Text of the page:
This was something I came across for customers who are buying non-certified UC endpoints since this has been a popular direction in Education:
What does it mean to for a voice endpoint to be certified for OCS 2007?
The OCS Voice endpoint needs to have the logo above for it to be certified for OCS 2007.
This is an excerpt from the UC product team:
Where are the certified OCS devices listed?
As part of a customer’s OCS voice deployment, Microsoft recommends telephony devices that carry the "Optimized for Microsoft Office Communicator" designation. Microsoft has certified these devices for use with Microsoft Office Communications Server and Microsoft Office Communicator. Certified devices offer plug-and-play installation, seamlessly integrate with Office Communicator, and support wideband audio to deliver an optimal end user communications experience. The current list of certified devices can be found at: http://technet.microsoft.com/en-us/office/ocs/bb970310.aspx
How do non-certified devices work with OCS?
We understand that some IP phone vendors are offering IP phones that are advertised as working with Office Communications Server as native endpoints. This is possible because Microsoft has published the open-standards-based interoperability specifications for Office Communications Server and Office Communicator as a part of the Office Protocol Documentation found here: http://msdn.microsoft.com/en-us/library/cc307282.aspx
Any IP phone advertising OCS compatibility that is not listed at http://technet.microsoft.com/en-us/office/ocs/bb970310.aspx is not a certified device. Because these IP phones have not gone through the certification process, Microsoft takes no position on the level of compatibility that these phones offer with OCS. Non-certified IP phones are neither guaranteed nor supported by Microsoft to work with Office Communications Server or Office Communicator. Further, they may not offer the benefits of plug-and-play, wideband audio and tight hardware/software integration of certified devices.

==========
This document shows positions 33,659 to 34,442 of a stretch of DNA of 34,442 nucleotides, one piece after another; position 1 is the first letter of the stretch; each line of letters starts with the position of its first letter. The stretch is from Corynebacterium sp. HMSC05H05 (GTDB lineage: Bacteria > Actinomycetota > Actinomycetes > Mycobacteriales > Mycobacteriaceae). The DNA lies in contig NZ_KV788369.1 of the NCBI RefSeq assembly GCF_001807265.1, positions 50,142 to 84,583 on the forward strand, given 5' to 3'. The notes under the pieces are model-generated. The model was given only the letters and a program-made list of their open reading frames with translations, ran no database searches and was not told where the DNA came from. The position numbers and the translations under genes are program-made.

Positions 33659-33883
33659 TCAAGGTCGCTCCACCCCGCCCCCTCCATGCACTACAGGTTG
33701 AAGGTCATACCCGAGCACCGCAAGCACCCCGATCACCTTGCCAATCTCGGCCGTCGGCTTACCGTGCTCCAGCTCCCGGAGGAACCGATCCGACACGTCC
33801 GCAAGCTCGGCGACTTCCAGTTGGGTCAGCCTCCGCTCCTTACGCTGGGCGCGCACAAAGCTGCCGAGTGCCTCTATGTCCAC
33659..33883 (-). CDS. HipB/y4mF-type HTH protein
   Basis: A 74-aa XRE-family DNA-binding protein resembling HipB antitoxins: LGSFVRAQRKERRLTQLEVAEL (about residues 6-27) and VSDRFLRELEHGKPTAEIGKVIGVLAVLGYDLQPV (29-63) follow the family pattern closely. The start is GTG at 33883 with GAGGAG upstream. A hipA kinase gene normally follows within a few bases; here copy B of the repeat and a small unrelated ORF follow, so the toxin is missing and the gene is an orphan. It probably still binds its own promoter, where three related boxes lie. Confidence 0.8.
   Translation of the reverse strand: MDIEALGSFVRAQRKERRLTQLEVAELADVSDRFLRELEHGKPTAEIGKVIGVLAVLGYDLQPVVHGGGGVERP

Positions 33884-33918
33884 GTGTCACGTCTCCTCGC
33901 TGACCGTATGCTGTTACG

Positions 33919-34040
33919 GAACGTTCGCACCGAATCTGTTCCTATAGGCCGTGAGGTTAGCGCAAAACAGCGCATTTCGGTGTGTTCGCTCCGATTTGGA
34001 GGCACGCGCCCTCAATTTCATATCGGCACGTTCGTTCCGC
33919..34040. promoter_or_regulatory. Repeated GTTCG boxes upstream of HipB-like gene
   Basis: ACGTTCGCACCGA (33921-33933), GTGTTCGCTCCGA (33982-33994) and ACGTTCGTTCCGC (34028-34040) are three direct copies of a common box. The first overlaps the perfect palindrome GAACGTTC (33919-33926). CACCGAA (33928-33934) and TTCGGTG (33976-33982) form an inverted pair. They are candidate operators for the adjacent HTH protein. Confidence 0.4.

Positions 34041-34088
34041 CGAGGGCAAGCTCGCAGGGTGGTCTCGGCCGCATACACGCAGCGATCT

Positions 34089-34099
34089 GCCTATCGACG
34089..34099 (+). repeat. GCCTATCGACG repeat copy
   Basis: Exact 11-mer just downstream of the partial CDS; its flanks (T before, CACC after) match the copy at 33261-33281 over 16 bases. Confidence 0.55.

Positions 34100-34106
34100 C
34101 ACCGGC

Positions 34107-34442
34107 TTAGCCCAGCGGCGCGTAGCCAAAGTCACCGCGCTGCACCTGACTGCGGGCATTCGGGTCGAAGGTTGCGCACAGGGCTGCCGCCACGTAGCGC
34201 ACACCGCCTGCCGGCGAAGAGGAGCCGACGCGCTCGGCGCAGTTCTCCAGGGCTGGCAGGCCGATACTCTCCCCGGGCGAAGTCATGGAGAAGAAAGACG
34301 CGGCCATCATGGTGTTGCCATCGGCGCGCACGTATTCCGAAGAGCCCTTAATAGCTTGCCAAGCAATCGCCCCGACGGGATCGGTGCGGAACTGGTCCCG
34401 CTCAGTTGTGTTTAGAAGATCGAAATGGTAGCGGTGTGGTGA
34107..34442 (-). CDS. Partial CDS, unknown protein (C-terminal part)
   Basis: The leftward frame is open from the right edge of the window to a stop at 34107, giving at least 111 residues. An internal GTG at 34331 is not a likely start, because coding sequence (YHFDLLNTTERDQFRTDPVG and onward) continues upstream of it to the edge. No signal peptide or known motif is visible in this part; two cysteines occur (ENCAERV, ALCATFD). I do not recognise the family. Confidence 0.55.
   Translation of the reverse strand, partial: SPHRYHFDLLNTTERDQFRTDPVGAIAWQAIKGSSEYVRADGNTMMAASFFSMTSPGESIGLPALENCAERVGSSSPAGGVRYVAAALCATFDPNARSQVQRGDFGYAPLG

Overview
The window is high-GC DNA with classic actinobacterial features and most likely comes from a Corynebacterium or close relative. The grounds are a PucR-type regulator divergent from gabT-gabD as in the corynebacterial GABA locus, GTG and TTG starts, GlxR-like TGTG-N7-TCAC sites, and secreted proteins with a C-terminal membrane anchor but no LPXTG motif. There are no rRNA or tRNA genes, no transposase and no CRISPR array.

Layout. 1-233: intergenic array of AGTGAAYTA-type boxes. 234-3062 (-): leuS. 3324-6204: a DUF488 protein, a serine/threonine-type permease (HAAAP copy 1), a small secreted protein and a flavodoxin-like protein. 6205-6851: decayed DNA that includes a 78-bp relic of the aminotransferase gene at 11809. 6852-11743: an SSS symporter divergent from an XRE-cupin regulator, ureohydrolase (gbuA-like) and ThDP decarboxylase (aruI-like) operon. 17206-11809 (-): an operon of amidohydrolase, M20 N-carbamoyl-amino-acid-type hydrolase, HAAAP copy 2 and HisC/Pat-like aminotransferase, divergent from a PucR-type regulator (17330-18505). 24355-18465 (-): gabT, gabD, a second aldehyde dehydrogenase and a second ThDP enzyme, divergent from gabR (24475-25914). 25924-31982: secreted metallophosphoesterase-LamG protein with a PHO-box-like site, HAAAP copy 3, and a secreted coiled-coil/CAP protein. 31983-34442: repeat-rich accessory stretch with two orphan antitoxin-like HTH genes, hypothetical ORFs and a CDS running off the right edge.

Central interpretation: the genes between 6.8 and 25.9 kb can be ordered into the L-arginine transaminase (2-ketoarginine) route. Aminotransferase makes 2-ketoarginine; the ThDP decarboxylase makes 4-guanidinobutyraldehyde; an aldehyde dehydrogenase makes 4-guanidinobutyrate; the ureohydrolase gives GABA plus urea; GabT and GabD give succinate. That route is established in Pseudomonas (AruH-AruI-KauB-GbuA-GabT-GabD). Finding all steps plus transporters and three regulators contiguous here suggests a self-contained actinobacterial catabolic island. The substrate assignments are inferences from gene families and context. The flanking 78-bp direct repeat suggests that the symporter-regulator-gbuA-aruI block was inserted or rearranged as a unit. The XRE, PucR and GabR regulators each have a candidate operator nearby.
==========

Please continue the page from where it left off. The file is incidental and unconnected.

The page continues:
What should I be aware of with Non-certified Voice Endpoints?
- Does the vendor provide a complete detailed list of supported OC client features? Are all client features implemented in a way that is compliant with OCS architecture
(multiparty voice calls, firewall traversal)?
- Does the product work in all supported OCS topologies (Federation, mobile user)? How extensively and in what scenarios has the vendor tested compatibility of their device?
- Is the vendor committed to updating the device and firmware to align with future releases of OCS? What terms does the vendor offer for keeping the device up to date with the latest OCS releases?
- Does the vendor offer worldwide product availability?
- What are the vendor’s warranty terms against defective software and design? What is the support model offered by the vendor?
Microsoft recommends the purchase of certified devices. Microsoft cannot offer any support or assurances as to the compatibility of non-certified devices with Office Communications Server. Ultimately, it is a decision between the customer and the vendor whether to utilize non-certified devices. Microsoft cannot participate in this process in any way beyond what is outlined above.
What else should I consider?
Current and Office Communications Server Future Feature Support
– Upgrade path and compatibility with future releases of Office Communications Server
– Unified Messaging
– Voice Mail integration
– Multi-party ad-hoc conferencing
– Desktop integration
– PIN based provisioning
– Device manageability
– Call Parking
– Malicious Call Trace